The Guardian is reporting on potential issues facing universities in terms of candidate selection after changes to AS levels.
…Reforms to be introduced this year will change the courses students take and the way they are assessed. In many subjects, AS exams – sat at the end of year 12 and a key part of university applications – have been decoupled from A-levels and will no longer make up half of students’ final grades.
Some sixth forms hit by severe funding cuts will not be entering any students for AS-levels. This means the information available to admissions tutors will be patchy and, for some applicants, greatly reduced. Universities have said no students will be disadvantaged by the changes, but details of how they will judge applicants are hazy – and need to be worked out soon.
“The AS is a piece of concrete information about how the candidate is performing, so when you’re making the decision you have a fairly good idea of how they’re doing,” says Angela Milln, director of admissions at Bristol University. The removal of the AS will make things harder for tutors, she says.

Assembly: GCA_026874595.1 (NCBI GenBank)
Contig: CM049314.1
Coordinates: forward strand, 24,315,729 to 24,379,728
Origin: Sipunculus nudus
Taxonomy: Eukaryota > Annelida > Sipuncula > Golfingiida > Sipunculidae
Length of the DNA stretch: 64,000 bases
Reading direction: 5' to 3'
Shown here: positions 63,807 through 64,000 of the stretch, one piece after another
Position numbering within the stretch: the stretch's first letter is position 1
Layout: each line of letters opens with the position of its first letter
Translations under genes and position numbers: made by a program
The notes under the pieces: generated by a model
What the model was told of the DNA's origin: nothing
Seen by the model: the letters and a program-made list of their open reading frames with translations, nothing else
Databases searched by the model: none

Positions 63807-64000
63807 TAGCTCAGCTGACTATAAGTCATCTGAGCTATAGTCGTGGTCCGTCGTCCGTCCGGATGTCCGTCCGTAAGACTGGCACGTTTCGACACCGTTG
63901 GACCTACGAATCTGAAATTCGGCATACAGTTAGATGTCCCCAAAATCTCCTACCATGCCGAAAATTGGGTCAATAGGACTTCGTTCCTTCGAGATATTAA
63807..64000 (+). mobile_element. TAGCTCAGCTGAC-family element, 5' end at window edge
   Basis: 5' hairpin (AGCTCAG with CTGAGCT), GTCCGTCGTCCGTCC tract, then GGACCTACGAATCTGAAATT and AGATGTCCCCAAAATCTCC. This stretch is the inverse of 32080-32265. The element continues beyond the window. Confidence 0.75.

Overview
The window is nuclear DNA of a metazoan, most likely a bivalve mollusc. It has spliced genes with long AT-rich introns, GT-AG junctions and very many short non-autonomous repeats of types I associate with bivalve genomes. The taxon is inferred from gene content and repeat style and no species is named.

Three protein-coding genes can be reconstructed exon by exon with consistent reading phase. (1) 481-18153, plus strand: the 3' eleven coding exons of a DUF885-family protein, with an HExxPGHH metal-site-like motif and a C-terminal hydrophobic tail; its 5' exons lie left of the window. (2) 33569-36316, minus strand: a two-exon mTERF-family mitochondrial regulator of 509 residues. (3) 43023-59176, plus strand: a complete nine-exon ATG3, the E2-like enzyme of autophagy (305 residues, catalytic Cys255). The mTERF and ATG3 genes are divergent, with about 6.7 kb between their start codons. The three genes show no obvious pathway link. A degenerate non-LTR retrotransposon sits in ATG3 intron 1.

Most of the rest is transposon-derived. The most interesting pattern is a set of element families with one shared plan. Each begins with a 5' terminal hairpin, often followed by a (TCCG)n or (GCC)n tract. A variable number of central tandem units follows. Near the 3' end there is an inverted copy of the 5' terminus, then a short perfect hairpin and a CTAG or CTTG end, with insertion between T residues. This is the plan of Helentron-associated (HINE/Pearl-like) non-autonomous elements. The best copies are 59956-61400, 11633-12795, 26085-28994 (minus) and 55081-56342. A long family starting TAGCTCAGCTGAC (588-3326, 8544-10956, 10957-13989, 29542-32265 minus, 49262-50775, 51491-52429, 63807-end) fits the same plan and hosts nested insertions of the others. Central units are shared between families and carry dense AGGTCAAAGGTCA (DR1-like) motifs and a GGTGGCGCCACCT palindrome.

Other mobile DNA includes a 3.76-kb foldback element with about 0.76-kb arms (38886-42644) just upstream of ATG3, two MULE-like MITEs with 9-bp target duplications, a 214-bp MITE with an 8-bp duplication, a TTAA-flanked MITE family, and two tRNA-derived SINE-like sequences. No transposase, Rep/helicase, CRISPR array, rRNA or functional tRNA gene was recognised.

Bristol, like many universities, says that if a student does not have an AS-level, it will judge them on GCSE performance, personal statements, teacher predictions and references. Not only will this add to the pressure for teenagers, but it is hardly an ideal way to assess candidates intending to go to university two years or more after GCSEs…
Whether the admissions system will become less fair after these changes is perhaps uncertain, but it is definitely going to be less clear for a while as universities get to grips with new approaches and communicate these to prospective students.
How is it looking from your perspective? Please let us know in the comments or via Twitter…
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